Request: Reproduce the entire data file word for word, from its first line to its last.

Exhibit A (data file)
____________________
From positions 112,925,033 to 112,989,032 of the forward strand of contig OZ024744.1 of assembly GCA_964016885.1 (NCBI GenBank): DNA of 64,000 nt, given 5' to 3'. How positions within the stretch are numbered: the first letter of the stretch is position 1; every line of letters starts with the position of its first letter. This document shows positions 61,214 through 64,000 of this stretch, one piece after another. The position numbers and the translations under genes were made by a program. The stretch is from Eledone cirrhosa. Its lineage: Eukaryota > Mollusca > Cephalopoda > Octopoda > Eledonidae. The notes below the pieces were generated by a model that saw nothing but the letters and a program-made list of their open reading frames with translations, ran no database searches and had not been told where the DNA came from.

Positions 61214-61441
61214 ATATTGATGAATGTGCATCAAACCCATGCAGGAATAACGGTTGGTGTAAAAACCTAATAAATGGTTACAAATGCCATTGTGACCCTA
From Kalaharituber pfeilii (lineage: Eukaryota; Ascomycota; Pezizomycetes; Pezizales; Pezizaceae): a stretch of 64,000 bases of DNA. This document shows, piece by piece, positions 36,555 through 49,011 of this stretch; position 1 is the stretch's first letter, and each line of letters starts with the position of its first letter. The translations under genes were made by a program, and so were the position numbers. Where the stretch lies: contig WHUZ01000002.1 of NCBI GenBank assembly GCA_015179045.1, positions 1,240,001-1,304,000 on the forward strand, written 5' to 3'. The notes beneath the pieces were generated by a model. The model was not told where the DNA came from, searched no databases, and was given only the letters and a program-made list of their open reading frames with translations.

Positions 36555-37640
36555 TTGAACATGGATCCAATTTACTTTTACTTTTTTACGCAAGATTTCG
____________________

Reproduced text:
From positions 112,925,033 to 112,989,032 of the forward strand of contig OZ024744.1 of assembly GCA_964016885.1 (NCBI GenBank): DNA of 64,000 nt, given 5' to 3'. How positions within the stretch are numbered: the first letter of the stretch is position 1; every line of letters starts with the position of its first letter. This document shows positions 61,214 through 64,000 of this stretch, one piece after another. The position numbers and the translations under genes were made by a program. The stretch is from Eledone cirrhosa. Its lineage: Eukaryota > Mollusca > Cephalopoda > Octopoda > Eledonidae. The notes below the pieces were generated by a model that saw nothing but the letters and a program-made list of their open reading frames with translations, ran no database searches and had not been told where the DNA came from.

Positions 61214-61441
61214 ATATTGATGAATGTGCATCAAACCCATGCAGGAATAACGGTTGGTGTAAAAACCTAATAAATGGTTACAAATGCCATTGTGACCCTA
From Kalaharituber pfeilii (lineage: Eukaryota; Ascomycota; Pezizomycetes; Pezizales; Pezizaceae): a stretch of 64,000 bases of DNA. This document shows, piece by piece, positions 36,555 through 49,011 of this stretch; position 1 is the stretch's first letter, and each line of letters starts with the position of its first letter. The translations under genes were made by a program, and so were the position numbers. Where the stretch lies: contig WHUZ01000002.1 of NCBI GenBank assembly GCA_015179045.1, positions 1,240,001-1,304,000 on the forward strand, written 5' to 3'. The notes beneath the pieces were generated by a model. The model was not told where the DNA came from, searched no databases, and was given only the letters and a program-made list of their open reading frames with translations.

Positions 36555-37640
36555 TTGAACATGGATCCAATTTACTTTTACTTTTTTACGCAAGATTTCG